Another worry is their barbed tail spine. This makes them nearly inedible to the fish species that consume zooplankton as prey. With explosive reproductive rates, virtually no pressure from predators, and a major competitive advantage in their size and feeding habits, spiny water fleas can quickly become the dominant zooplankton in a lake. This can have a cascade of impacts up and down that lake’s food web. 

And if you like to fish in the Boundary Waters, you should be especially concerned. 

Invasive Species Harm Fish

Researchers have found that walleye in their first year of life grow more slowly in spiny water flea-infested lakes, finishing their first summer 12-14% smaller than baby walleye in spiny-free lakes. This means that these young fish are less robust and less likely to survive their first winter, eventually leading to declines in the local population.

Spiny water fleas are typically spread between lakes through residual water (leftover water in partially drained gear and boats) and contaminated fishing gear. 

The barbed tail spine that gives spinys a competitive edge also allows them to latch onto fishing line and tackle. Surface trolled fishing lines and downrigger lines are the riskiest types of gear because the fishing line is moving horizontally through the water column, entangling spiny upon spiny on the line and sometimes resulting in gelatinous-looking clumps containing dozens to hundreds of individuals.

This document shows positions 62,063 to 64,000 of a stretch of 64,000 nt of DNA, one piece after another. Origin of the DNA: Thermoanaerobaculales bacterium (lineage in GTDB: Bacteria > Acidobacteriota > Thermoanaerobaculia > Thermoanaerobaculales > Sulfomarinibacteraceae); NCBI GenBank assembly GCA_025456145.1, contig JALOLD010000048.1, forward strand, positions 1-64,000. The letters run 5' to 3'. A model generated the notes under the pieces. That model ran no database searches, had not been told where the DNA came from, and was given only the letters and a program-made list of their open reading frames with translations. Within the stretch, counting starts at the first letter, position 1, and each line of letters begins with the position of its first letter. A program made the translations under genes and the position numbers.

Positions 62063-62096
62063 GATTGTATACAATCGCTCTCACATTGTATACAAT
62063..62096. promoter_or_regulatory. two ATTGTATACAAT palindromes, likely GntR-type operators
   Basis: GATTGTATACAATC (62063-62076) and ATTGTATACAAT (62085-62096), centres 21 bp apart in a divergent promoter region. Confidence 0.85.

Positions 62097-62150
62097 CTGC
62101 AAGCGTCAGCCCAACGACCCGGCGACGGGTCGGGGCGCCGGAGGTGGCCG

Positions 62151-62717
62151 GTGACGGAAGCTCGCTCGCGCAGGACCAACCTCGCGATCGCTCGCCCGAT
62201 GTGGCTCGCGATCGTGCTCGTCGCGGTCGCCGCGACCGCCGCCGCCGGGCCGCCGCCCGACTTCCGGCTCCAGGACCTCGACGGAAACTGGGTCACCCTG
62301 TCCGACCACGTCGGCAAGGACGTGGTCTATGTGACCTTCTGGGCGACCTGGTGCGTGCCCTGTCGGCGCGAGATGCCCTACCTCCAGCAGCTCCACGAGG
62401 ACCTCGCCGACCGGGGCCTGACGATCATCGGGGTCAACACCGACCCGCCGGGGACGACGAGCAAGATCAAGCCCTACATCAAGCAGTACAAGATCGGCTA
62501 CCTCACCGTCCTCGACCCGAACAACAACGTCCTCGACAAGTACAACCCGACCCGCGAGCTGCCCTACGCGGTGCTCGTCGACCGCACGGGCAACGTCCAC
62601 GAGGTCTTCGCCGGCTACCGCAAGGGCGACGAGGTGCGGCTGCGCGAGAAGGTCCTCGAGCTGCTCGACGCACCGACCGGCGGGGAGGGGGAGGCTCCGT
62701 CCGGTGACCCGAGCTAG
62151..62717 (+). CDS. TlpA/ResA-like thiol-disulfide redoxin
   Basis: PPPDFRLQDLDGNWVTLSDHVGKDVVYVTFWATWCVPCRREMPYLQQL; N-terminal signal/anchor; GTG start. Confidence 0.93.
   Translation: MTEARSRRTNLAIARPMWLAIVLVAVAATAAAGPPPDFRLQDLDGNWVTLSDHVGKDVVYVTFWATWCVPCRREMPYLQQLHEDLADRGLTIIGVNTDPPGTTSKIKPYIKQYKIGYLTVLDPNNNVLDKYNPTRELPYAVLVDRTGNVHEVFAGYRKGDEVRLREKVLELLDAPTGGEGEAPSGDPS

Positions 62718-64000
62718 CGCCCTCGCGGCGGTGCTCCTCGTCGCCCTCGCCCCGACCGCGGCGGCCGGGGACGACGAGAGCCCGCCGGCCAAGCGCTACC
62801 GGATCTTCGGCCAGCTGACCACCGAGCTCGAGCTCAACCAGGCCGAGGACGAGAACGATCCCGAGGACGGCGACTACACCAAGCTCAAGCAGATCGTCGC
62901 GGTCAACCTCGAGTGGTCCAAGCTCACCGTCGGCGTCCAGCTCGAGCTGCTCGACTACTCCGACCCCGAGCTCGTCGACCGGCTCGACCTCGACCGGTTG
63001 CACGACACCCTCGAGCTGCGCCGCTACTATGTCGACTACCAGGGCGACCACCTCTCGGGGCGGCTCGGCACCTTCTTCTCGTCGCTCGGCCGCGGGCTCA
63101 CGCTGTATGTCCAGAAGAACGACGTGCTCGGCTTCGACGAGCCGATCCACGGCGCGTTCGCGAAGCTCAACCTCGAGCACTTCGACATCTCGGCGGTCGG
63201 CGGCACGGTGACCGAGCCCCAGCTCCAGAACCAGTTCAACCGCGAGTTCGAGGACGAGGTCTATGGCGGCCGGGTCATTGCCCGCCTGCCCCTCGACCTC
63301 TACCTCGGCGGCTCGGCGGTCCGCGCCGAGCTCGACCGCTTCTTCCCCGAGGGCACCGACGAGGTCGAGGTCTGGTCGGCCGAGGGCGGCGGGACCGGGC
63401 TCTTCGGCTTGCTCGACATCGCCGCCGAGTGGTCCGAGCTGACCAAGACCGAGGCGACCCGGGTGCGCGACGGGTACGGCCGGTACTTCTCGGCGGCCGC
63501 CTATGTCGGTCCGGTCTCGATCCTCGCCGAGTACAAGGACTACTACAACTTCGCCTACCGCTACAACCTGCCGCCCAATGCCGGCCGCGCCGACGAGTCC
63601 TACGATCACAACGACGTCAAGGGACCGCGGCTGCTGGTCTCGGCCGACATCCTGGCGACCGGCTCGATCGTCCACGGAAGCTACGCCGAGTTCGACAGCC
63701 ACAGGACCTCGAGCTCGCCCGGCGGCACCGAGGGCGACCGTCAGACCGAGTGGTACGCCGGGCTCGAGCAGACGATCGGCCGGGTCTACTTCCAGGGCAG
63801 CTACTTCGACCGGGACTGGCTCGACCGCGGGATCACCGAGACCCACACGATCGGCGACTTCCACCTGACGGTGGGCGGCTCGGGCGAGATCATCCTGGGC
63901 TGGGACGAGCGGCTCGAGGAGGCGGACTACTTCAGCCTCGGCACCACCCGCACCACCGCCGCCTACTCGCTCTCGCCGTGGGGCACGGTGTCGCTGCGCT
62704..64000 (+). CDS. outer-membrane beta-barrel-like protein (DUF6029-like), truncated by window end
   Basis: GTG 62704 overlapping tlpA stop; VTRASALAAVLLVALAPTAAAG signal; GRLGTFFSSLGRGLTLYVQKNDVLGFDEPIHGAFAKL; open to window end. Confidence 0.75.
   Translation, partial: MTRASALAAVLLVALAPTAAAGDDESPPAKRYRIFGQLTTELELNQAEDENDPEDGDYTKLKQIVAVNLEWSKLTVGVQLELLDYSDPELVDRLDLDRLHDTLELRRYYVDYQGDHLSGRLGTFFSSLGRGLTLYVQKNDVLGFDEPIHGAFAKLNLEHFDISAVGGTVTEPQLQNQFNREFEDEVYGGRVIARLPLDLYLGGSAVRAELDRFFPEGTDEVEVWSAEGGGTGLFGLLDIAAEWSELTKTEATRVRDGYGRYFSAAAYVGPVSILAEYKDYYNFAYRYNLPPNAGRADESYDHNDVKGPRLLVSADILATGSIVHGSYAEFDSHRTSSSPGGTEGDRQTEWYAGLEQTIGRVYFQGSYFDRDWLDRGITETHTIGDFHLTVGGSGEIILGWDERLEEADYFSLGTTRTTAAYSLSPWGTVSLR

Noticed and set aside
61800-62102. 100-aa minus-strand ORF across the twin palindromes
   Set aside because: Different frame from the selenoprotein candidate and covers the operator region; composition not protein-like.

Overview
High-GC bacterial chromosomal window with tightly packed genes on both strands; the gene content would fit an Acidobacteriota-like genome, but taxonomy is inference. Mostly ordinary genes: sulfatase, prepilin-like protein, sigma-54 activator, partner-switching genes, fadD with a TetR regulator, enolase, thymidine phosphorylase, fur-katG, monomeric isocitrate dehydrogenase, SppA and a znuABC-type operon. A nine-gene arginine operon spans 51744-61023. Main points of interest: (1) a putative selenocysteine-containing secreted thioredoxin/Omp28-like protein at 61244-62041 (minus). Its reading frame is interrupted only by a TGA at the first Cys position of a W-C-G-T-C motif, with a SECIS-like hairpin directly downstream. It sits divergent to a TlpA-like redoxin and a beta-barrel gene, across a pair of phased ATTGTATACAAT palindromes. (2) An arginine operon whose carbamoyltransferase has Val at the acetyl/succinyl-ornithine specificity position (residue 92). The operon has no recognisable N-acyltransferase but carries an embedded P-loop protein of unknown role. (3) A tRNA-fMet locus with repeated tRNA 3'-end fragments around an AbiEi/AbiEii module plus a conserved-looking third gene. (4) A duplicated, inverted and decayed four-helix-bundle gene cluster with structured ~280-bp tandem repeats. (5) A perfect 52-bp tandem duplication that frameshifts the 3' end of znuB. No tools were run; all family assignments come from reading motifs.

Photo courtesy of Minnesota Aquatic Invasive Species Research Center

Prevent the Spread of Invasive Species

If you put out a trolling line while you’re paddling or use tackle like a Dipsy Diver, it’s imperative to wipe down your line, fishing pole eyelets, and tackle with a quick-drying cloth before moving between lakes. This helps ensure that any spiny water fleas potentially caught on your gear don’t hitch a ride to a new lake. 

A puddle at the bottom of your canoe is plenty of water for a spiny water flea to survive in. Making sure your canoe and any lake water holding containers like bait buckets are fully drained and wiped out is also important for preventing the spread. 

As a bonus, this means you won’t have that annoying shower of lake water down the back of your neck while portaging! 

Be sure to wring out and stow this cloth where it can dry—any spinys left on the cloth will quickly perish in dry, sunny conditions, but if your cleaning cloth stays wet and ends up crammed under a canoe pack, they could survive and spread to another lake. 

Photo courtesy of Minnesota Aquatic Invasive Species Research Center

Cleaning your gear and ensuring you’re not transporting lake water during portages eliminates much of the risk for spiny water fleas and other AIS such as zebra mussels. To prevent all AIS that threaten the Boundary Waters, there are just a few other easy steps to build into your paddling routine.

Steps to Protect Clean Water and the Boundary Waters

  • Remove any trailing vegetation that may have gotten caught on your canoe, fishing net, or footwear. Many types of invasive aquatic plants can spread by fragments, so it’s important to remove any-and-all plant material before entering a new lake.